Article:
The construction of Luznava manor began in 1905. The building was projected by the owner of the manor Stanislav Kerbedz (1810–1899), a railway construction engineer of Polish origin, professor, member of the Academy of Sciences in St. Petersburg, who purchased this property in 1870 from Polish landlords of the village Laizani, the brothers Peter and Julius Dluzhnevsky.
Stanislav Kerbedz married Mary, a daughter of the owner of Vilani manor, Vikenty Janovsky. The Kerbedz family had six children. The daughter of S. Kerbedz, Eugenia Kerbedz (1855 – 1946) became the heiress of Luznava manor. She implemented her father's project and in1911 completed the construction works of Luznava manor, which were delayed due to the revolution in 1905.
The building is a very unusual example of romantic Art Nouveau built with an attempt to implement architecture and art tendencies of 20th century Europe. The manor was surrounded by more than a 20 ha large park with an outstanding diversity of trees and shrubs, uncountable variety of roses and phloxes, lovely park paths and seven picturesque ponds, in which fish were bred.
From 1911 until 1915, Luznava manor (at that time known as Dluzhnevsky manor) was a prominent cultural centre of Latgale. Famous as the summer residence of the Kerbedzs family and a place for art and rest where famous and new talented musicians, writers, artists and sculptors went to work and rest. The owners usually arrived in May and left in September for their constant place of residence in Italy.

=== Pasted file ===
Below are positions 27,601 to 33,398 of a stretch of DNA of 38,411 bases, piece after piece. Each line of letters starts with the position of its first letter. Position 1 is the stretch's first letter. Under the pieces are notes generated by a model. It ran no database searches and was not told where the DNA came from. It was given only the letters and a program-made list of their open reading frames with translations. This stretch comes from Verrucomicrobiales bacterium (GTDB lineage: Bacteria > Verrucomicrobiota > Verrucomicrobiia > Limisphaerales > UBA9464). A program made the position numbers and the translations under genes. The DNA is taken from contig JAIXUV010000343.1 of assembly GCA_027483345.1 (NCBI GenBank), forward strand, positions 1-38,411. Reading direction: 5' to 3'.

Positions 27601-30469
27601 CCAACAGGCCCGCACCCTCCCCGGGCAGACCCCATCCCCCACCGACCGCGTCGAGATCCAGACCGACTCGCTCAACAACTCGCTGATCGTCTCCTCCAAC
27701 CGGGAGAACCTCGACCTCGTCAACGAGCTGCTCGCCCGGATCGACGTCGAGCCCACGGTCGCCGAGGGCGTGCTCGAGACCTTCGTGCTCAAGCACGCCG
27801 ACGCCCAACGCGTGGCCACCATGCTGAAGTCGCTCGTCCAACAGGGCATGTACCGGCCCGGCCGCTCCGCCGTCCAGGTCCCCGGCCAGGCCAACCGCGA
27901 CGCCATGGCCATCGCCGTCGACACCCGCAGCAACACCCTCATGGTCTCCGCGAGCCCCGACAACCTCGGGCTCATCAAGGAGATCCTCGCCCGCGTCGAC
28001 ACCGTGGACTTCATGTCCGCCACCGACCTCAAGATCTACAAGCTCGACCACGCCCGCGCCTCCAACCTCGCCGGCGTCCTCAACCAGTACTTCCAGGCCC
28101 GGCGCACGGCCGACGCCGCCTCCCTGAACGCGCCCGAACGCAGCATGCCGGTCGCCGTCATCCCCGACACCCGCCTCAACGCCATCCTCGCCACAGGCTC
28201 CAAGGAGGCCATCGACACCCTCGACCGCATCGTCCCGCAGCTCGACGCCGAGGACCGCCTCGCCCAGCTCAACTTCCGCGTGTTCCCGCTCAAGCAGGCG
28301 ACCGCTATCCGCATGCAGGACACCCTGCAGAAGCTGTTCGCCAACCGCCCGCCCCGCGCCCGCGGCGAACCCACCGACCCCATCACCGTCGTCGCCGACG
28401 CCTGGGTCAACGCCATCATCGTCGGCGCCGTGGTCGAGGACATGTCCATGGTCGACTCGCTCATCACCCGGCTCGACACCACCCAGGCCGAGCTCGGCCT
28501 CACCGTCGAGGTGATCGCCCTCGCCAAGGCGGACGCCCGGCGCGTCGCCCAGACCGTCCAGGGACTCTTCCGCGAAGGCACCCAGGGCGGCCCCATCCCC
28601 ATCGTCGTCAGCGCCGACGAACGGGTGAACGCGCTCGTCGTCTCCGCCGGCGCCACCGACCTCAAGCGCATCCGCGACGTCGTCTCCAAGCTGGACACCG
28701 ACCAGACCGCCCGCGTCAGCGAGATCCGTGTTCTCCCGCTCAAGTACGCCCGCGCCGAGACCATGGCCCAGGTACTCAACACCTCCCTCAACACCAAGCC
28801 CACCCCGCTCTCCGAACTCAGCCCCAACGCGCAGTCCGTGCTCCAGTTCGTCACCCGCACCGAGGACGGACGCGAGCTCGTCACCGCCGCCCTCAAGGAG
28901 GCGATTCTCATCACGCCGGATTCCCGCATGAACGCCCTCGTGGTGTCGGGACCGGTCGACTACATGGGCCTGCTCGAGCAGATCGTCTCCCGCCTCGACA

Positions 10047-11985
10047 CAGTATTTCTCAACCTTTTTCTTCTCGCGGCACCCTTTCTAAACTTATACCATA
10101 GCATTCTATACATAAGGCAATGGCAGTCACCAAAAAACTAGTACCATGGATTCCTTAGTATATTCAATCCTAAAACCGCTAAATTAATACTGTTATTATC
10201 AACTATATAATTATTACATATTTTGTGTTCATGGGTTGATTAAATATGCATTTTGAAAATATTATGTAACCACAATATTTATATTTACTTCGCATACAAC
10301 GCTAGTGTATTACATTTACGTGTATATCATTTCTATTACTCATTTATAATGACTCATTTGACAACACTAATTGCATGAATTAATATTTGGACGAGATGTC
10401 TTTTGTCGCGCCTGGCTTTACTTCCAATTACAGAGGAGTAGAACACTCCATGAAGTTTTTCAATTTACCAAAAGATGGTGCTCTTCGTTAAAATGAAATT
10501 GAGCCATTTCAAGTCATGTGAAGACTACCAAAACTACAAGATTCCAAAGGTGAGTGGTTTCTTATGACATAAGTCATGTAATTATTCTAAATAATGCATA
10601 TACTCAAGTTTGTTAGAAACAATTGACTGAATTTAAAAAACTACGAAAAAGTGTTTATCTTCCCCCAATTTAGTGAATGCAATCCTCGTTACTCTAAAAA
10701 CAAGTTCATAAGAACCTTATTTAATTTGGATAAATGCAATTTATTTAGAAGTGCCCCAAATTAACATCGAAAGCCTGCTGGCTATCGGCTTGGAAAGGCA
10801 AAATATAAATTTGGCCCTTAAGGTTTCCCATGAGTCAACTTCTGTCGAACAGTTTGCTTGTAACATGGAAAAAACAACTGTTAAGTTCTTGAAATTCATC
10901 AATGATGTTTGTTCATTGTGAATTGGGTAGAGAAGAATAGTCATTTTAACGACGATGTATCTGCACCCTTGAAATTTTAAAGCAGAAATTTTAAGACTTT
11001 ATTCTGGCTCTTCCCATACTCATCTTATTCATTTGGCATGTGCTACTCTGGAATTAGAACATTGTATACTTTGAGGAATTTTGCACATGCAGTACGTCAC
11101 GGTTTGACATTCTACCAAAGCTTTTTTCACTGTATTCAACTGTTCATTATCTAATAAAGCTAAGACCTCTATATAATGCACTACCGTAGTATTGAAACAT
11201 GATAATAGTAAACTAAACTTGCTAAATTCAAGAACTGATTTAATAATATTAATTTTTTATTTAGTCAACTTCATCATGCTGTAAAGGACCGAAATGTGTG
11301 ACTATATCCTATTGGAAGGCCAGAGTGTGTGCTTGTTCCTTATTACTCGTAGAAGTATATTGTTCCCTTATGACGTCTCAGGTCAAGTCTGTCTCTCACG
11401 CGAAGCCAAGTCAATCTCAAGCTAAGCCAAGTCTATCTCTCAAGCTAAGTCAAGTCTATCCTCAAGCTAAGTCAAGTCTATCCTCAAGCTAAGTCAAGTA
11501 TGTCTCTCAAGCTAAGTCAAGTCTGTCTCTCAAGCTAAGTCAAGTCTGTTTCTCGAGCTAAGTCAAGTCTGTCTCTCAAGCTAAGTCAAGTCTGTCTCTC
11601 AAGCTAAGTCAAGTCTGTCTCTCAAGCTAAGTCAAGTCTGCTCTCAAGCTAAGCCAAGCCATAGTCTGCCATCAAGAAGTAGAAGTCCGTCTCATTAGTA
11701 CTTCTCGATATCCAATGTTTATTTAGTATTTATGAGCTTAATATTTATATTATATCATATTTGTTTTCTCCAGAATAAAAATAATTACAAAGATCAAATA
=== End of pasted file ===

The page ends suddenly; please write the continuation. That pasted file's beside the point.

During the WWI, the owners were forced to leave their property and go to Italy, trusting the manor to its steward Ksendzopolsky.
In 1915, the headquarters of the Imperial Russian army was situated in the manor house, partly destroying and damaging the luxuriant interior items and art works, but from 1917 until 1919, the Soviet Union authorities resided in the manor.
From 1922 until 1944, Laizanu School for deaf-mute children was located in Luznava manor, the only such type of educational institution in Latgale. The building was adapted for the needs of the school– a central heating system was installed, large premises were divided into smaller rooms.
During the WWII, from 1941 until 1945, Soviet and German army headquarters were located in turns at the manor.
In 1945, Rezekne agricultural technical college was transferred from Rezekne to the manor. In 1946, Malta sovkhoz-technical college was established here on the base of the technical college and kolkhoz. The college was situated in the premises of the manor until 1993.
In 1977, the building acquired the status of architecture monument of national importance.
From 1993 until 1998, Luznava municipality administration was located in the building, in 1998, Luznava primary school was moved to the manor and functioned here until 2009, but afterwards Luznava municipality library remained in the manor.
From 2011 until 2014, the reconstruction works and revival of Luznava manor took place. The author of the reconstruction project was an architect Inara Caunite, but Rezekne district municipality implemented the project.